Norfolk St.-Florida Preview
OMAHA, Neb. (AP)
Kyle O'Quinn has long been a known commodity in the after-thought of a conference in which he plays.
Now everybody seems to know his name.
The gregarious 6-foot-10, 240-pound center is the face of the 15th-seeded Norfolk State Spartans. That's the lovable little engine of a team that shocked second-seeded Missouri in the NCAA tournament Friday and, as O'Quinn said in the afterglow, messed up a lot of folks' brackets - and, he jokingly added, even his own.
They've captured the imagination of the nation, and everyone wants to know if O'Quinn and Norfolk State (26-9) can do it again Sunday against the tournament-tested Florida Gators (24-10).
A No. 15 seed has never made it to the round of 16.
''When you've made history and continue to try to make history, it's kind of hard to refocus,'' O'Quinn said Saturday. ''We know what's on the line. We know what we can do. We know the good feeling we had last night. We don't want it to end.''
Florida has made the NCAA tournament 12 times in coach Billy Donovan's 16 years as coach, won a couple national titles and reached a regional final a year ago.
The Gators, who beat Virginia 71-45 on Friday, have seen this story before and know Norfolk State is going to have a home-court advantage at the CenturyLink Center.
''Everyone loves the Cinderella story, underdog stories. Even if you're neutral, you just love those stories,'' said Florida center Patric Young. ''They love to see the underdogs like George Mason and VCU make runs to the Final Four. We'd like to be the team to stop that run and not be a part of that run.''
O'Quinn plays, and embraces, the starring role for the Spartans.
Until Friday the senior was a virtual unknown outside the Mid-Eastern Athletic Conference, where he's player of the year and two-time defensive player of the year.
He introduced himself to college basketball fandom at large with his 26 points and 14 rebounds against Missouri. It was his 20th double-double of the season and 39th in 67 games.
''He completely dominated the game on the glass,'' said Young, who will guard O'Quinn. ''When I finally saw him on film, I saw how skilled and talented he is, and he's a really good defender, really physical. He overpowers a lot of guys he goes up against.''
Adding to O'Quinn's appeal were those postgame quips where he talked about bracket busting, President Obama's mistake in picking against the Spartans and even how he watched cheerleaders dance during timeouts.
Two or three hours after the upset of Missouri, O'Quinn said, he had accumulated about 2,100 new Twitter followers to more than double his total.
''Once in a lifetime feeling,'' he said. ''A win has never brought so much joy to a player, to a family.''
The New York native's start in the game was inauspicious.
He showed up at Campus Magnet High in Queens as a 5-foot-11 ninth-grader and grew 11 inches the next three years. He was coaxed into going out for basketball his junior year, and he mostly warmed the bench.
Campus Magnet coach Charles Granby said O'Quinn could be such a goofball that he almost kicked him off the team.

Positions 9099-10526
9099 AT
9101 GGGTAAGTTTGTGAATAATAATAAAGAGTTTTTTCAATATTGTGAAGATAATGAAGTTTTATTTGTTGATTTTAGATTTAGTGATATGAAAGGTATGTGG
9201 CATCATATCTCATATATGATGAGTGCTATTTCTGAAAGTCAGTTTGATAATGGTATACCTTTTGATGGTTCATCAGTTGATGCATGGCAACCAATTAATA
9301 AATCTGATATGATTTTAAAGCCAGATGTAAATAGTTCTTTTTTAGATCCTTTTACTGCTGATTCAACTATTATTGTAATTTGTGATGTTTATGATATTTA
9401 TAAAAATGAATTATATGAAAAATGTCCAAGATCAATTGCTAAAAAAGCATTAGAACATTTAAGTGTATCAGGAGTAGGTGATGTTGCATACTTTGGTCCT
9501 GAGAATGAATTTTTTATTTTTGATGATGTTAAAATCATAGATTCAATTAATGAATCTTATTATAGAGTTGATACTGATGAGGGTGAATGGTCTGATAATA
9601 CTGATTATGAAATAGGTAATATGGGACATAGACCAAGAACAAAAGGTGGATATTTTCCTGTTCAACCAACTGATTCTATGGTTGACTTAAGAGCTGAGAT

''He just looked at me, and that made me even madder,'' Granby said Saturday. ''All he was doing was having fun. I got so angry with him because he was 6-10 and not doing what he could do. I told him he could make money at this someday. Finally, the light bulb went on.''
O'Quinn averaged 20 points, 12 rebounds and three blocks his last year in high school, but no colleges showed interest. O'Quinn didn't seem to care, either.
''You've got to understand - Kyle was a middle-class kid with mom and dad at home,'' Granby said. ''There was always money in his pocket. The girls loved him; the kids loved him. He didn't have to sweat about anything. He wasn't worried about getting a scholarship to college.''
The only scholarship offer came after Spartans coach Anthony Evans went to Campus Magnet to look at a point guard. But the big O'Quinn is the one who caught his eye.
O'Quinn visited campus and signed a letter of intent on the spot. He's one of eight New Yorkers on the roster, along with Evans and assistant coach Robert Jones.
Evans, like Granby, said O'Quinn could be frustrating at first.
''We had to rein him in a little bit because he wanted to be a class clown,'' Evans said. ''You'd be running practice, and he'd be off to the side trying to tell jokes or pouring water down somebody's back.''
Senior forward Marcos Tamares remembers those days.
''It's cool to have him on the team and ease the tension a little bit,'' Tamares said. ''At the same time, he's our best player, so that helps a little bit, too.''
Make no mistake, Evans said, O'Quinn put in all the hard work to make himself a great college player.
In turn, O'Quinn has helped raise the profile of a 7,000-student school with a modest tradition.
The Spartans' 26 wins are the most since the program moved to Division I in 1997-98 and a 13-game improvement from last year's 12-20 season. They were picked to finish fourth in the MEAC in the preseason and ended up second to Savannah State. They won the conference tournament for their first NCAA berth.
The school's most famous basketball alum is Bob Dandridge, one of the top 1970s-era NBA forwards. A number of other Spartans have played pro ball, but none in the NBA since someone named Ralph Tally for the Chicago Bulls in 1987.
O'Quinn is projected as a possible draft candidate. Another big performance Sunday could enhance his chances, never mind what it could mean for his team.
''If they beat Florida,'' Granby said, ''all hell's gonna break loose.''